When the first wave of the pandemic hit in early 2020, it would have been nice to have had a crystal ball available to guide the industry through the chaos to come. But the truth is, it wasn’t just the crystal ball that was missing.
Even without the crystal ball, it didn’t take long for all the disruptive changes to become apparent.
From a business-related point of view, one of the first problems that emerged was the lack of ingredients. However, many quickly realized that packaging was also an issue. (See here and here.) Let’s be honest: When parts of your supply chain face interference or obstacles, things usually don’t go smoothly unless you’re a fan of the domino effect.
Bill Fullerton, branch manager at Berlin Packaging (Chicago), is well versed in the complexity of the packaging industry and knows firsthand how fragile the thread that connects packaging and finished product can be. Especially when dealing with the rolling effects of a pandemic.
“Nutraceuticals and pharmaceuticals require all kinds of packaging components and materials, including glass, rigid and flexible plastic polymers, cotton, desiccants, and metals,” says Fullerton. “This diversity can add complexity when it comes to supply chains.”
Two-and-a-half years after the pandemic roiled life and industries around the world, it’s no wonder packaging companies and their customers haven’t gotten over the turmoil. Fullerton said the disruption remained a concern until mid-2022. Other companies in the industry are waiting for the packaging problem to settle.
Nevertheless, experienced management has found a way to deal with the lingering packaging problem.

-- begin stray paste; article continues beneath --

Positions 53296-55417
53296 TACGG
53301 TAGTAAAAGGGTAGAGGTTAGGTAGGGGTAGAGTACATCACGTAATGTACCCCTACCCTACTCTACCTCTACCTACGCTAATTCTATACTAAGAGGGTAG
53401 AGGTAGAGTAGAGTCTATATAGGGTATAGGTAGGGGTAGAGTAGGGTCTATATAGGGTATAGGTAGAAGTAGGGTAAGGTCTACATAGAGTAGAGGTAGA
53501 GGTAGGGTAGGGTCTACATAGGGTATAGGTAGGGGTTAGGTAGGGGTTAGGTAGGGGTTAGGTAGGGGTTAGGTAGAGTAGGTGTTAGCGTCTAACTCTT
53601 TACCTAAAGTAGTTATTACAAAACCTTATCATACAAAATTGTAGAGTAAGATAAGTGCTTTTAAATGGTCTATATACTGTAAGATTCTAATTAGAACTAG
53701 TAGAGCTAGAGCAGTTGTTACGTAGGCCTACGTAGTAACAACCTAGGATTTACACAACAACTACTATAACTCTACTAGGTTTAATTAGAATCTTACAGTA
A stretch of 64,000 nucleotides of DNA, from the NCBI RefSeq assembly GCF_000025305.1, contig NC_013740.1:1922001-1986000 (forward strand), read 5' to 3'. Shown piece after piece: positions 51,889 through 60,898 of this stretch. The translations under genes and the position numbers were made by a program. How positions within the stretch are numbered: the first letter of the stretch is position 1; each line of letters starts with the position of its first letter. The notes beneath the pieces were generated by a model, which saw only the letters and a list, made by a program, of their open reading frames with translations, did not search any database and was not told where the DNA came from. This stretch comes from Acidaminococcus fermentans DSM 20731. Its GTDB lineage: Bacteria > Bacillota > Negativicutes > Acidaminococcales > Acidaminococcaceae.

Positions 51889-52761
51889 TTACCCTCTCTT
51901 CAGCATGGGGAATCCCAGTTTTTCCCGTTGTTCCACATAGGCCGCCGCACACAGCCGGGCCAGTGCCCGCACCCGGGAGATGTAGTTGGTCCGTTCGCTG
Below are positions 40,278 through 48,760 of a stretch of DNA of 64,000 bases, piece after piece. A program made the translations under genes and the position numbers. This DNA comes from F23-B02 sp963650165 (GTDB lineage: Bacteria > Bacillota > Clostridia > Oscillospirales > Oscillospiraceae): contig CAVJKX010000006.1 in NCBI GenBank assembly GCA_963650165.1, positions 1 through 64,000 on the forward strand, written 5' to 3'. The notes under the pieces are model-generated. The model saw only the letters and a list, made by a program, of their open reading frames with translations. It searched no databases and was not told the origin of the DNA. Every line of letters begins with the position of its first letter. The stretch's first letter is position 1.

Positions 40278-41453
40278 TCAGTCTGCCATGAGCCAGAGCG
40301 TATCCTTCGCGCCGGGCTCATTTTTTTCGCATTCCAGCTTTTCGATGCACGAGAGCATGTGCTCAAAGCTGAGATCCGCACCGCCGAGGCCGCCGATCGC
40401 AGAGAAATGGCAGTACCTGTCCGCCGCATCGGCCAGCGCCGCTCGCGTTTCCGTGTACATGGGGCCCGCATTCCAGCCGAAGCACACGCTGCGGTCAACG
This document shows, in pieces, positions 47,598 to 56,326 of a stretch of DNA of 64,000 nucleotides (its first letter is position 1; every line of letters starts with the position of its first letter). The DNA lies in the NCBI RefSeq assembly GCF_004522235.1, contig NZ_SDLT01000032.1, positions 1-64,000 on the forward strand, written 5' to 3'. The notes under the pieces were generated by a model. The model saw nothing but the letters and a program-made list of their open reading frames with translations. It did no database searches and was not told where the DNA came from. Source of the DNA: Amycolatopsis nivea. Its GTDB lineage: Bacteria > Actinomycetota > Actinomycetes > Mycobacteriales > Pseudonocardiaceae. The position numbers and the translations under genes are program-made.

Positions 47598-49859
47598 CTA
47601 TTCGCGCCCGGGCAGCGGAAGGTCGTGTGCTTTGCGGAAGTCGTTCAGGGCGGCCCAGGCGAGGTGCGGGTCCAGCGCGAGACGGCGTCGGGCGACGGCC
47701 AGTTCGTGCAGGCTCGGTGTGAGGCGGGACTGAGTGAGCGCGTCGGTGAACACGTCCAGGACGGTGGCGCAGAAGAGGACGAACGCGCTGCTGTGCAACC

Pursuing solutions through flexibility
Haley Dowdall is the Package Engineering Manager at Olly, a brand leader. she said: PCR resins, that is, resins recovered from consumers, have presented particular challenges. “
For a brand known for its idiosyncratic packaging like Olly, this is a nightmare scenario. Francis Lau, PhD, FACN is Olly’s Director of Scientific Affairs. He explains: The square bottle and white cap are essential to every pack we put on the market. “
He adds: [consumers] You’re trying to decipher a confusing message that’s becoming commonplace in today’s nutritional supplement aisle. “
So what should brands do? “We had to be flexible in our supply chain to avoid disruption to our business. We had to plan for increased lead times and costs.”
Flexibility leads to success
Flexibility is certainly something packaging companies understand and value.
Marny Bielefeldt, vice president of marketing for Pretium Packaging in St. Louis, Missouri, shares some concrete examples of how flexibility can lead to success. “For customers who specify resins, especially if the resin is part of an FDA submission, we are actively working to qualify a second resin in case there are problems obtaining the first resin. We work together,” she says.